TAPPER: Coming up, he was once on the witness list to testify against the notorious crime boss and then surprise, surprise, he's gone. Sound like a movie cliche? Well, this is no Hollywood script. It might just be the latest turn in the trial of James "Whitey" Bulger.

And later, call it a comeback or call it an act of contrition. Is New York City ready to forgive Eliot Spitzer? I will ask him about his bid for redemption live when THE LEAD continues.


ANNOUNCER: This is CNN breaking news.

TAPPER: Welcome back to THE LEAD. Now, some breaking news. Individuals go bankrupt, businesses do it all the time, but entire cities?

Well, they must be talking about Detroit. Owing more than $18 billion in debt, Motor City officially filed for bankruptcy just moments ago.

I want to bring in our Poppy Harlow.

Poppy, how does bankruptcy work for an entire city?

POPPY HARLOW, CNN BUSINESS CORRESPONDENT: Well, it has to be approved by a judge, through a Chapter 9 bankruptcy filing. But this is -- this is enormous. This is the largest municipality ever in the history of this country, Jake, to file for bankruptcy.

I just got off the phone with Bill Nowling. He is the press secretary for Kevin Orr, who is the financial emergency manager in Detroit. He ostensibly took control of the city back in March when the governor of Michigan put him in charge and Bill Nowling told me at 4:06 p.m. today, the governor, along with the emergency manager of Detroit filed officially for Chapter 9 bankruptcy protection.

This is a little sooner than we expected. We were hearing rumblings it could happen tomorrow but it came today. As you said, this is a city that is $18 billion in debt, this has been decades in the making.

Why did this happen? A lot of reasons, the population has been declining precipitously. You got a city of 1.5 million in 1950 to 700,000 today. That means fewer people a paying taxes, the downfall of the auto industry, very poor tax collection, corruption in government, so many things have added up to this.

But what this is going to mean now is if they are approved and have an exit from bankruptcy, it gives them the power to pay their creditors back a lot less, to cut down pension and health care benefits for city workers. So it's going to hurt but it also means that Detroit can eventually, the hope is, get back on their feet -- Jake.

TAPPER: All right. Poppy Harlow, thank you so much. An astounding turn of events in Detroit, declaring bankruptcy today. Thank you so much.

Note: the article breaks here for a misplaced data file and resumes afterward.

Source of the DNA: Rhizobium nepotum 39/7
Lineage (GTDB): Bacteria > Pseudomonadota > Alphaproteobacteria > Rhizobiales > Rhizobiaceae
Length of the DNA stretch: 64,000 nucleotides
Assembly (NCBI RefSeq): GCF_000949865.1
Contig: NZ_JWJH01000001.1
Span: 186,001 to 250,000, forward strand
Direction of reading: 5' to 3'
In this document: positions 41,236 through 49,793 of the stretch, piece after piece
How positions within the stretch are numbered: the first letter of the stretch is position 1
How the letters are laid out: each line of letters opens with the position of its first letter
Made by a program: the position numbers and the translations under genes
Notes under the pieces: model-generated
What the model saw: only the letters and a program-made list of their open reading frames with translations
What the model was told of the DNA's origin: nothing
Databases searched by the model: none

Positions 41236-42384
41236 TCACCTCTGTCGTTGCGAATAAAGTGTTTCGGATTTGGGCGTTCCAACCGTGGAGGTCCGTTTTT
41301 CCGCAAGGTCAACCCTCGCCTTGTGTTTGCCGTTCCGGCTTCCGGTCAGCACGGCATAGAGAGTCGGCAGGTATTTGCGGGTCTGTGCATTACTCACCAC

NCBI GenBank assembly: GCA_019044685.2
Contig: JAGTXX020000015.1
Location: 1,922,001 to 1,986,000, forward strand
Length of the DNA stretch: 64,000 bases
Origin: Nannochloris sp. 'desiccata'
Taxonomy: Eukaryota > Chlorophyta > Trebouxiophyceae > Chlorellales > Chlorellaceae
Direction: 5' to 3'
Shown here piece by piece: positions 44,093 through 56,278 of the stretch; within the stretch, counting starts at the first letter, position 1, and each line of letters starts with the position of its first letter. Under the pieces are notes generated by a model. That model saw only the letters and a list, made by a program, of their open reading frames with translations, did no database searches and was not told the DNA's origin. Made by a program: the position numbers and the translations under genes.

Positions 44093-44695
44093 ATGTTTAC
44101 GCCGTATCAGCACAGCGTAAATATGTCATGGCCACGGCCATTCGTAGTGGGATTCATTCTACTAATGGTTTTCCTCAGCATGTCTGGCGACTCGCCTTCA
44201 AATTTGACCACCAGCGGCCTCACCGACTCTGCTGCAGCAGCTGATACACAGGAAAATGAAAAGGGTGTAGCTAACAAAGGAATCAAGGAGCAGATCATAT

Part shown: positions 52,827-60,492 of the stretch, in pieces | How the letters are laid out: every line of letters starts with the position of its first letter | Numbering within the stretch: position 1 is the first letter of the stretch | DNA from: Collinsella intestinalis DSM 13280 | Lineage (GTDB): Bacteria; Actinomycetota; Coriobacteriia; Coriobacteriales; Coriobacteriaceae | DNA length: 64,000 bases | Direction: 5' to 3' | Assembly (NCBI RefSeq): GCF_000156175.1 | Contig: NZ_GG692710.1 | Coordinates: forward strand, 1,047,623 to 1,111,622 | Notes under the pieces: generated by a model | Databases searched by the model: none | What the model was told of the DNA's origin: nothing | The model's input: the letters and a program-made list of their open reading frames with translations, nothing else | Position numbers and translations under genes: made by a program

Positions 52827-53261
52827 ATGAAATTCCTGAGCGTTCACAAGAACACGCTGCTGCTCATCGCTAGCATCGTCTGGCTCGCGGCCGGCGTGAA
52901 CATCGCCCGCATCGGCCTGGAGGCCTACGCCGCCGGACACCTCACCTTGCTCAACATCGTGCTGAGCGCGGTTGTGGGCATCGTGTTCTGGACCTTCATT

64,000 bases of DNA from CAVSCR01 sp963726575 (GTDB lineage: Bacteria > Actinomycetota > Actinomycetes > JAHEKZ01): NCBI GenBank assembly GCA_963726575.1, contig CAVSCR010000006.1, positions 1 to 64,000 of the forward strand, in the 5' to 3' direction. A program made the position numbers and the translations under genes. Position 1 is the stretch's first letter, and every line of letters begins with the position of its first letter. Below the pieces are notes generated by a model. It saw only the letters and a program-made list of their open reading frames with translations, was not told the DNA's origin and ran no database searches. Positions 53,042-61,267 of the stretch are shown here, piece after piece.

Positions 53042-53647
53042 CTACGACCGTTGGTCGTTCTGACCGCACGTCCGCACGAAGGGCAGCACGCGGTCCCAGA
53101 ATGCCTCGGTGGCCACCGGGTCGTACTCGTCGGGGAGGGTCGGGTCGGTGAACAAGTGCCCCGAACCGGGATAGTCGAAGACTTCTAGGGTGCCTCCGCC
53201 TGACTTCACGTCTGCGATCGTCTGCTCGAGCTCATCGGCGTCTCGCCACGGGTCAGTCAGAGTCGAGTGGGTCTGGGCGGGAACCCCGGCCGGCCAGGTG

Time for our buried lead -- stories we think are not getting enough play. He waited decades to face reputed mob boss, James "Whitey" Bulger, from the witness stand. But now Steven Rakes will never get a chance.

Like a scene out of every crime drama ever written. Jacques' (ph) dead body was discovered by a jogger yesterday in Lincoln, Massachusetts. Rakes, rather. Rakes had claimed Bulger and his muzzle extorted him out of his liquor store in 1984, pulling a gun on him in front of his young children.

Our Susan Candiotti has been inside the courtroom for the Bulger trial.

Susan, what do we know about the circumstances surrounding Rakes' rather suspicious death?

SUSAN CANDIOTTI, CNN NATIONAL CORRESPONDENT: You know, the timing of all this is just hard to believe with everything else that's been going on in this trial, given all the testimony.

What we know is pretty much what you've summed up -- a jogger going by at town called Lincoln, outside of Boston, and about 30 or miles or so away from where Stephen Rakes lives. A jogger goes by this area and sees a body and calls in police. So, those are the circumstances.

Now, on Tuesday of this week, Rakes had learned that he was no longer going to testify for the prosecution. So, the natural question is, what went wrong? Everyone says he was in good health. So, was something else at play here? That's what everyone wants to know, Jake.

TAPPER: Is there any --

CANDIOTTI: And that's what authorities are looking into.

TAPPER: Do we know why he was dropped from the witness list?

CANDIOTTI: Yes, what we're hearing is this -- he was going to testify for the government, to say that Whitey Bulger had stolen his liquor store and made it his headquarters. And this is what Rakes was going to talk about. However, another key government witness before now had testified to something that might have differed from that.

So the question became, is it possible that Rakes' testimony would wind up in some way undermining the government's case? So that could have been a reason, many of us are saying, that he was dropped from the list -- but nothing official has been said because of the gag order. But it may simply have been the government didn't need to take that risk. It wasn't that important to the case, that everyone who knew Stephen Rakes said, he wanted to take the stand, he was in good health, he was pretty much looking forward to this, so all this makes no sense to them.

TAPPER: Very, very confounding. Thank you so much, Susan Candiotti in Boston.

Coming up, she was the sheriff of Wall Street until his career and personal life went off the rails. Are New Yorkers ready to forgive Eliot Spitzer? Well, I'll ask Eliot Spitzer about it, coming up next.